Web Browser Giants
Among many browsers available today, Mozilla Firefox and Google Chrome are the two most popular and prominent web browsers. This was achieved because they both deliver a fast, seamless user experience, whether you are browsing for business, carrying out research, or binge-watching foodie videos on YouTube.
Firefox’s private browsing mode also has a feature called “origin referrer trimming,” where the browser automatically deletes the information about which site you’re coming from when you land on the next page. It is obvious that since Mozilla’s motivations are fundamentally different from Google’s, the Firefox developers have leeway to make these privacy-first decisions
If you are not sure which browser to choose for privacy and other factors, additional points to consider are below:
Protecting Your Privacy
Mozilla made a call-to-arms in an effort to promote online privacy for internet users in 2014, which is fighting for greater data privacy — ensuring that people know who has and are accessing their data. Mozilla believes in giving the public the choice to decide where their data goes. This is a plus for Firefox which runs the open-source program, so we don’t have to worry about a corporation trying to monitor our movement and online activities we carry out.
Chrome Extensions That Are Also Firefox Extensions
Firefox supports Chrome extensions. Google Chrome, sometime ago was the leader in extensions. However, with Firefox 48, Mozilla provides stable support for WebExtensions, which now allows developers to create extensions once and have them work in multiple browsers – a cross-browser API. With WebExtensions, Chrome extensions are installed by Firefox after Chrome Store Foxified is installed.
Firefox has several unique extensions that are unavailable to Chrome users but Chrome has a larger collection of extensions. One example is Tree Style Tab. This extension lets you organize tabs into a tree-based hierarchy and turns the tab bar into a sidebar that can be shifted around at will.
Synching Browser Data on Your Devices
On the issue of synchronization, with Firefox, all the content on your PC can also be seen on your mobile phone or other devices. You can also use Google’s extensions to get more out of it.
You can download and install completely different themes to change the browser’s appearance. This is in addition to tweaking the general appearance and moving features around. You can even create a mirror image, having a similar feel of other browsers with FXChrome and MX4
Unlike the Chrome browser, every one of them looks closely identical, even while it’s running on different devices and operating systems.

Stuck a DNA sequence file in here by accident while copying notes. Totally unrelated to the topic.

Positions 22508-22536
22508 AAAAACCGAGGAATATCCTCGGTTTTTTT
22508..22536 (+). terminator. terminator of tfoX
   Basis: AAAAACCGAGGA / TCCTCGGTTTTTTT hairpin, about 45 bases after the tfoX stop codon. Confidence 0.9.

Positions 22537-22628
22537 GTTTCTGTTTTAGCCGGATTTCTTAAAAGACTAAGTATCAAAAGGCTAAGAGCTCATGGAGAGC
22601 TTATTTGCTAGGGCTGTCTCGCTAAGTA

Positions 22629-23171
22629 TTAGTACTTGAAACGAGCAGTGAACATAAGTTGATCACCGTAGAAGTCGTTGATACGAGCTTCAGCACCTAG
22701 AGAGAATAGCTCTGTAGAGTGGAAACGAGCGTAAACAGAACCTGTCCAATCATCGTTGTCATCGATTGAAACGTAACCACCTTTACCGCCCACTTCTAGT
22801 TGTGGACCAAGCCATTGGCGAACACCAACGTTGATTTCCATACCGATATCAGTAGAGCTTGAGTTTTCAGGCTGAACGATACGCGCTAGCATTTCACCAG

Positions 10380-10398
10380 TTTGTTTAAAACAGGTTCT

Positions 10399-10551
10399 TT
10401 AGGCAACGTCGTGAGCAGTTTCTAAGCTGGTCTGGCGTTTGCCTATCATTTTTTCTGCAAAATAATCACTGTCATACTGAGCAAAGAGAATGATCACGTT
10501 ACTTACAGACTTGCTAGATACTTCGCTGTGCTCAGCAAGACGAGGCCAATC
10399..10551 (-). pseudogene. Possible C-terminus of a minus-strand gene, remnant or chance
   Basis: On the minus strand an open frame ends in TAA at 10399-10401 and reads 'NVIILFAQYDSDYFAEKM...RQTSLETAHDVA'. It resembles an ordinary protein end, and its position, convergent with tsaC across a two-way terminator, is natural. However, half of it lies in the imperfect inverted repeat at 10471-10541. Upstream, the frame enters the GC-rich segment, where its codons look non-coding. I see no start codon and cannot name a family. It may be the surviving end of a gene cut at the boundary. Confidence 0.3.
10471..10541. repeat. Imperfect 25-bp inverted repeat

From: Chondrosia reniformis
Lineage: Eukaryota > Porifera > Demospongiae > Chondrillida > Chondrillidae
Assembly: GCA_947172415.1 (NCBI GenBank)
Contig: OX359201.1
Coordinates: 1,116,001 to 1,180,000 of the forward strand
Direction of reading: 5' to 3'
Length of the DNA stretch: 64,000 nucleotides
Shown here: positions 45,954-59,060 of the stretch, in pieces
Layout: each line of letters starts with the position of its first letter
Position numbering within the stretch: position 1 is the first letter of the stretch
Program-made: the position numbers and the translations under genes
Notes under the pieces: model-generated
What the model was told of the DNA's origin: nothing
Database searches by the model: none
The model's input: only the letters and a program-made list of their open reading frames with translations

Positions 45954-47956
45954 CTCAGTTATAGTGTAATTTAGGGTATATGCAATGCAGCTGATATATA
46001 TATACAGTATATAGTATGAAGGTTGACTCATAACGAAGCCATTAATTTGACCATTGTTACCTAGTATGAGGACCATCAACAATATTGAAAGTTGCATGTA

Speed versus Battery Usage
Chrome processes webpages faster than Firefox, hence using more of your system CPU than Firefox. Greater usage of CPU generally results in faster load times and smoother performance. However, this is not without a cost. Slightly quicker processing comes at the expense of battery life. Arguably, Firefox is still pretty snappy and is therefore better with respect to battery life since it consumes less power. From the task manager, you will easily identify that several fields are exclusively dedicated to Google browser; this reduces the performance of other open tabs, whereas Firefox allows about three tabs per process. It’s a subtle difference with light use, but power users with top-notch machines will appreciate Google’s approach. Do you value speed over battery life? The choice is yours.
Cloud Data Storage: Actually Private?
Your data is stored on 3rd party servers when you use Google Chrome. If you use Firefox Sync features, Firefox stores your private data on its Sync server as well. However, since the data is encrypted locally only your install of Firefox can decrypt and read it.
Tab-Heavy Users: Hungry for RAM
When you do not have many open tabs Chrome uses less RAM than Firefox. Firefox on the other hand scales better than Chrome the moment you reach about eight tabs or more. So, Firefox is more advantageous for heavy users who are likely to regularly have 20 or more tabs open.
When using Chrome, you are not likely to see each one when many tabs are loaded but while using Mozilla, it has a horizontal scroll that allows you see what’s on screen all the time.
The two applications show different RAM usage when tested in opening multiple tabs, with Firefox showing better performance with more tabs open.
While Chrome and Firefox perform the same basic service, the browsers’ developers approach to their design is quite different in some ways because one organization has to serve an end determined by other organizations, and the other doesn’t. That means Firefox’s privacy mission is in conformity with its users interest. The browser is explicitly designed to help people navigate the convenience versus privacy conundrum.
Note that many Firefox browser extensions are basically built for Chrome. Some of these are notorious for causing the browser to crash, although Mozilla also builds extensions you can use exclusively on Firefox. After the Facebook scandal, Firefox released an extension called the Facebook Container, which allows you to browse Facebook or Instagram normally, but prevents tracking from Facebook, to show its transparency policy.
Ultimately, the choice of browser is up to you and whichever one you choose is determined by your preference and interest. That being said, Firefox is technologically inferior to Chrome in some ways but in terms of privacy Mozilla’s browser takes first place.